Apple Sauce is a CMU student group project. The story is about an apple guy's adventure to the real world.
The project was made within a semester. I worked in TEAM mainly as a rigger and animator.
The animation has very unique visual style. The mouth is of a rubber shape, and need to be able speak and make facial expression. There is also a tree growing slowly from the ground, which requires me to do some special rigging and animation.
My approach is to use separate joint chains for each twig. Each joint is assigned with a loop of vertices. In this way, the animator (me) can bend and stretch all the twigs any way I want.
joint chains have their levels. For example, the big main tree is on level one. Level 1 contains all the twigs that are growing from frame 1 - 40. Then the second layer contains all the twigs that are growing from frame 41 to frame 80. And so on. Each joint chain’s rotation and translation values are normalized as some float between 0 and 10, so that an attribute from 0 to 10 can be used to control a whole twig’s growth. Simple math will make it look very nice.
To be more specific, the growth should be slow and detailed. The default Maya tree generation is not what we are looking for. The tree has a very undesired realistic style look but the growth process is basically just scaling. So we have to figure out some other way to make our apple tree have a toony growing.
1. First approach
I have quite an ambitious goal at the beginning, which is to use mouth shape drawings to drive mouth shape changes in Maya. The procedure and result is showed as following
The shapes match very well, but still need to be animated by hand. Then I decided to make it a fully functional mouth rig.
There are two problems that need to be addressed.
The rubber does not have human mouth topology as normal human face model. Which makes it hard to get appealing shapes
The rubber need to stick on the face
To solve the shape problem, i used the ribbon deformer. I used Maya built-in Ramp material's color to do interpolation. The result is very nice as showed in animation.
To solve the sticking problem, I bound joints to a center joint inside the head mesh.
The story is about a boy escaping from home because his father abandons him playing the guitar. I made this animation in 2016 Fall, responsible for all work, with help from James Duesing and Spencer Diaz.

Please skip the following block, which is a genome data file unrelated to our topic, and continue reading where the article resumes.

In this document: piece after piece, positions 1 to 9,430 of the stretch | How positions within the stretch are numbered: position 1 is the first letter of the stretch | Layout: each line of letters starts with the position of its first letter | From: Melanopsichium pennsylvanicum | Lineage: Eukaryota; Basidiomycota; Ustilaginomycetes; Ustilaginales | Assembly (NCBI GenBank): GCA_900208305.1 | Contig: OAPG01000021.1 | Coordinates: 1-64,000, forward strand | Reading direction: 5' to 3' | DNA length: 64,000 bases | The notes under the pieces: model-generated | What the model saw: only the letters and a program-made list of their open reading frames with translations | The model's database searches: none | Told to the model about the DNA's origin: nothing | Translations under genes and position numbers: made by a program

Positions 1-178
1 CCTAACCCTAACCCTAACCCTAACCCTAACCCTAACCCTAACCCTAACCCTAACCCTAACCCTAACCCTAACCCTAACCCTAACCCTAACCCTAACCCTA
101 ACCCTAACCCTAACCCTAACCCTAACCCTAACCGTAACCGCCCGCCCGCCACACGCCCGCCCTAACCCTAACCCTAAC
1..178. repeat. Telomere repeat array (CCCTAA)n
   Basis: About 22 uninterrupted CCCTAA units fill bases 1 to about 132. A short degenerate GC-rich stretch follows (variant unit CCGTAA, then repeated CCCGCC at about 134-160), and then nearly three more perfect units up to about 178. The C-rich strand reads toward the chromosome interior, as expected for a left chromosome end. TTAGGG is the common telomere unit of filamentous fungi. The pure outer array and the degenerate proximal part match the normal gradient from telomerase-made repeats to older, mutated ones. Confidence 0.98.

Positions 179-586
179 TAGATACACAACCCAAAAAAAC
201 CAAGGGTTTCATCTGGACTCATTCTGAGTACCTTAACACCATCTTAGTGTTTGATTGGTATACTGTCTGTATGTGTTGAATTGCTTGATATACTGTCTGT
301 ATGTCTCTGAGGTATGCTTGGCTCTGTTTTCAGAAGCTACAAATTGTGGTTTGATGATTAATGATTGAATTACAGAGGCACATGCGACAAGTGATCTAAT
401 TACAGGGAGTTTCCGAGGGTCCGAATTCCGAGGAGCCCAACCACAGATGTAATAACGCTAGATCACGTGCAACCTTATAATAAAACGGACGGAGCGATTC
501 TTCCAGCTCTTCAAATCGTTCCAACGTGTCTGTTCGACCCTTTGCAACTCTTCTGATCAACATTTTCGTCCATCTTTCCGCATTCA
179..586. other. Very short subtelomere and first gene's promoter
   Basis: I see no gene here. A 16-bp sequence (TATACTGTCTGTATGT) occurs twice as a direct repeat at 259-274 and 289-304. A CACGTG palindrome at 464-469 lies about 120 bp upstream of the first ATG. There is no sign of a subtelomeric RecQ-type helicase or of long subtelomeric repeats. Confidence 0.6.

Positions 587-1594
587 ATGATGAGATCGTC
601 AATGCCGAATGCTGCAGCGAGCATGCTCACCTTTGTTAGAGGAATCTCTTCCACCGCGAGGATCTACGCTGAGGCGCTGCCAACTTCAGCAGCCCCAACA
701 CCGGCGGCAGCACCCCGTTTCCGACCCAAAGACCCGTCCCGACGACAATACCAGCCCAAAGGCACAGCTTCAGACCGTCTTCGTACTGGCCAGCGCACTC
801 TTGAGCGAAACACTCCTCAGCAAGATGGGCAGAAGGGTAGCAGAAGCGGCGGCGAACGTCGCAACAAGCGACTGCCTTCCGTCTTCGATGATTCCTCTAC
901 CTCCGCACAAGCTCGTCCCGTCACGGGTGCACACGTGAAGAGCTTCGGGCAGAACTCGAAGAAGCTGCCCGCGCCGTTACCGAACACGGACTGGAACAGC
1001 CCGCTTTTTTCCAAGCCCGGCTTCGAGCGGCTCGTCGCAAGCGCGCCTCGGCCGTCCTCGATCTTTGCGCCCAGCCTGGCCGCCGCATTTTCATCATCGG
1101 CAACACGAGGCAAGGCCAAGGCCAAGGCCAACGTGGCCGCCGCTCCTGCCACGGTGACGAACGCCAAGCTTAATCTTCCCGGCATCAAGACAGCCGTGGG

Concept Arts and Story Board
Because this was the first time I would be responsible for a whole animation and managed it in relatively long time, I made some big adjustment to the original story.
The models are all made in Maya 2016. The environment is designed to be weird and dream-like. The shape of monster is based on a building, with one arm on nose. The arm can both be hand and foot.
The animation is designed to be projected on the building to create an illusion effect. Co-work with Emily Zhou.
In 2018 Summer, I was working for James Duesing and Jessica Hodgins for their AR project Snob Bog. I was responsible for modeling, rigging and texturing all the following charactersAll the rigs are created for mocap. Rigs also have some built-in dynamic controls and facial controls. All the characters are intentionally modeled under 5000 vertices.
Over the process, I had lots of communication with Jim. We went over all the models and rigs to make sure models correctly carry out his concept arts, and to make sure rigs can have nice deformationand can perform necessary clothes dynamics and facial expressions. In addition, I communicated with my colleagues to make sure all the animation can work on iPhone’s AR kit successfully.
Underneath are the rigs in their default poses and very raw test animation videos. All characters are Designed by James Duesing.
AR test on iPhone.
Mocap Data Clean up:
Fred Qiao (Me)
AR and Unity setup:
Snob Bog Scene 5 Cleaned-up
Scene Design: James Duesing
Mocap Clean up: Fred Qiao (Me)
The following video is a playblast of Scene 4. The mocap data is not cleaned up.
Scene Design: James Duesing
I worked as a rigger for this game project in 2018. The producer is Ann Lee. The directors are Maryyann Landlord and Satrio Dewantono. I communicated with them to make sure that the rigs have all their desired deformations and features.
I built 4 complete game rigs, including 3 biped characters and 1 quadruped rig. I am required to finish them in a short time, so before I got started, I wrote some python scripts to speed up the production.
In the rigging process, I communicated a lot with the modeler about modifying the meshflow, to make sure that the final rig can deform nicely. Also, I had many video meetings with the animator, asking about their preferences of rigs’ features and behaviors. As the production continued, I became more and more familiar with the process, so that the production process just went smoother and smoother for each rig. The biggest gain for this project was that I learned a lot about communication with upstream and downstream in the production pipeline.
All the rigs are built with manual dynamic controls.
First Pass animation (rough) by Maryyann Landlord
Lindsay idle standing animation by Maryyann Landlord